It must be terrifying to be a POC in Britain right now, the morning after the vote, seeing that racism and xenophobia actually won. Seeing that a white woman, who seemed to be universally respected, was murdered for coming out against Brexit and working for a unified future, and the country didn’t even care! Her death didn’t even make a dent on the national conscience!! POC today must feel like they can be murdered, at will, by right wingers, and their deaths would not matter to the country at all. It might even be cheered over.

    I feel like Britain really needs to protect POC in the coming years.

    • In England it isn’t about the skin color. It is xenophobia more like.

    • Guesto says:

      @Hmm – sorry if I come across as rude but your post is so full of hysterical flawed.

    • Hmm says:

      And the reactions of you two confirms for me that POC really do need to be protected in the U.K. because of how flippant you are about genuine concerns.

      The U.K. is xenophobic AND racist. You don’t build an empire off the backs of brown people and then magically get to declare race is not an issue.

      • me says:

        Yes, they sure did build an empire off of Brown people. The UK still holds on to very expensive jewels that belong to India. They refuse to give them back !

      • Scotchy says:

        yes and yes.

    • Sixer says:


      While I wouldn’t want to minimise the worry of racism and Islamophobia in the UK – both are alive and well and as poisonous as ever – you need to understand that the issue of immigration in the UK operates on more than the axis of skin colour.

      Anti-immigration sentiment in the UK equates to an objection to free movement of people (or, more accurately, free movement of cheaper labour) within the EU. What people are objecting to is no limits on people from poorer EU countries (usually white people) immigrating to Britain and driving down wages – whether or not you think this is what is actually driving down wages is what is likely to mark you out as a Brexiter or a Remainer.

      In fact, many POC communities, particularly working class POC communities, came out strongly for Brexit. This is because free movement within the EU has meant more stringent controls on immigration from black and brown countries – many in the Indian, Pakistani and Caribbean heritage communities resent this immensely and therefore went for Leave.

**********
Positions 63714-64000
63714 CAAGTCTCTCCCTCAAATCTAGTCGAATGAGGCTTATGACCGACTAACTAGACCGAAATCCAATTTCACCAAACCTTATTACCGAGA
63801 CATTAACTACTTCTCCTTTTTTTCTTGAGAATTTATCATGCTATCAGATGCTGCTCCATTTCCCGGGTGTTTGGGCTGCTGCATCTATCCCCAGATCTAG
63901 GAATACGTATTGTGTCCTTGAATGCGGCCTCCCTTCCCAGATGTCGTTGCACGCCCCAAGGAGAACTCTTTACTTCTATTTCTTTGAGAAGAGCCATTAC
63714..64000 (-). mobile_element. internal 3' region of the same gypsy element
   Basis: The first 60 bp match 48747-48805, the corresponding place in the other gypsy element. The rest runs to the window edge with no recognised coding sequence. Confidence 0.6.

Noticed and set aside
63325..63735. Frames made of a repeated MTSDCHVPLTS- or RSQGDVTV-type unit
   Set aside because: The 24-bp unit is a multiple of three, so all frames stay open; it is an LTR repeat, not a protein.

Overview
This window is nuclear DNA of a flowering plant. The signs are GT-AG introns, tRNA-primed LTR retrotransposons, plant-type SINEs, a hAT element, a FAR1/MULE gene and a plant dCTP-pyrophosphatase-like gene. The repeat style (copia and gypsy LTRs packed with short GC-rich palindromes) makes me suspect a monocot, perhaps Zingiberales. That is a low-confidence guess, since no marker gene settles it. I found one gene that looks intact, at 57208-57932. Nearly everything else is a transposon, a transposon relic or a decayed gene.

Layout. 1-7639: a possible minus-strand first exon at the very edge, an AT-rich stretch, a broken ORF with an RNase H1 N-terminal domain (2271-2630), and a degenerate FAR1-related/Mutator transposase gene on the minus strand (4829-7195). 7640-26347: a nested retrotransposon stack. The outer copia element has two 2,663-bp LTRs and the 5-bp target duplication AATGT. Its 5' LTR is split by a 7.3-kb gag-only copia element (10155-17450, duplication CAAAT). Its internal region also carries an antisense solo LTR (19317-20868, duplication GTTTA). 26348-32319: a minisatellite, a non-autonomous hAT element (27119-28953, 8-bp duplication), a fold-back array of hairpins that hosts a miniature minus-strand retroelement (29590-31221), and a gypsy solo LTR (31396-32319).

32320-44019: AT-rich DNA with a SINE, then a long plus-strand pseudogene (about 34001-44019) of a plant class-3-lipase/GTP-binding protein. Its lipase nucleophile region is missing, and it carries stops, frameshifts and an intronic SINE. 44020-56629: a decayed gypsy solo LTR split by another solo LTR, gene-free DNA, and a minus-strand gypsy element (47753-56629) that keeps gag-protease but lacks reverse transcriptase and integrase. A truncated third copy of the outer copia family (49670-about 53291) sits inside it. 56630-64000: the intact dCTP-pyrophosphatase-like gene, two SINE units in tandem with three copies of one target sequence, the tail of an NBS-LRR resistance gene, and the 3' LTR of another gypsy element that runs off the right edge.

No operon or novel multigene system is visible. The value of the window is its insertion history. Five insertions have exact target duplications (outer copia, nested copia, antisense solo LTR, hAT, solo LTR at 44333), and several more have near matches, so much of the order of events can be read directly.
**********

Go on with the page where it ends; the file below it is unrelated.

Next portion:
• Hmm says:

        Older POC communities in the U.S. have also turned their backs on their young people in order to cater to the establishment in recent years. What POCs do to ensure their survival should not be conflated with how a society treats them at large.

        And I don’t get how anyone can say with a straight face that anti-immigration sentiments aren’t about race in the U.K. when your politicians actually used ads akin to Nazi propaganda — with Middle Eastern refugees, the brown hordes invading white Britain.

        Wake up and face your imperialist demons already.

  75. Luca76 says:

    Really sad for the youth in the UK especially. I woke up in the middle of the night and ended up listening to the BBC which is my usual comfort listening when I can’t sleep needless to say I didn’t get any rest last night. The sound of shock in the commentators voices and the possible global ramifications are scary. I really, really hope this ends up ok for everyone in UK and EU.

  76. me says:

    I go to England every few years. I have so many pounds leftover from my last trip. Wish I had converted them back to dollars before this ! Damn it. The UK in general has a lot of issues. So much racism and separatism. It’s really disgusting. It’s a tiny country…does it really think it will do better on it’s own? It was already having so many issues…no jobs already. This is not good.

    • spidey says:

      I do hope you are in the US

      • me says:

        I’m in Canada. I have dual citizenship Canadian/British. I always loved the fact I could go work in France or Italy without a work permit. That dream is gone now.

      • spidey says:

        Actually I meant so say I hope you aren’t in the US because I didn’t fancy a lecture on racism from an American.

      • me says:

        @ spidey

        Haha nope. Sorry didn’t mean to come off as “lecturing”. Just giving my opinion. Just as a side note, Canada has plenty of racism here too.

      • Eden75 says:

        No worries. Canada can definitely teach the world a few things about racism. The only reason the majority of people don’t think about that is because we are the only country on the planet that apologizes for saying sorry too much. It out shadows a lot of the negative crap that happens here.

      • hmmm says:


        I don’t appreciate the stereotyping on any level. Easy to say, though.

      • Scotchy says:

        thank you for stating that yes Canada has tons of racism.
        As a mixed 1st generation Canadian, and I have had to and continue to at times face horrible intolerance, as have both of my parents ( Nigerian and German).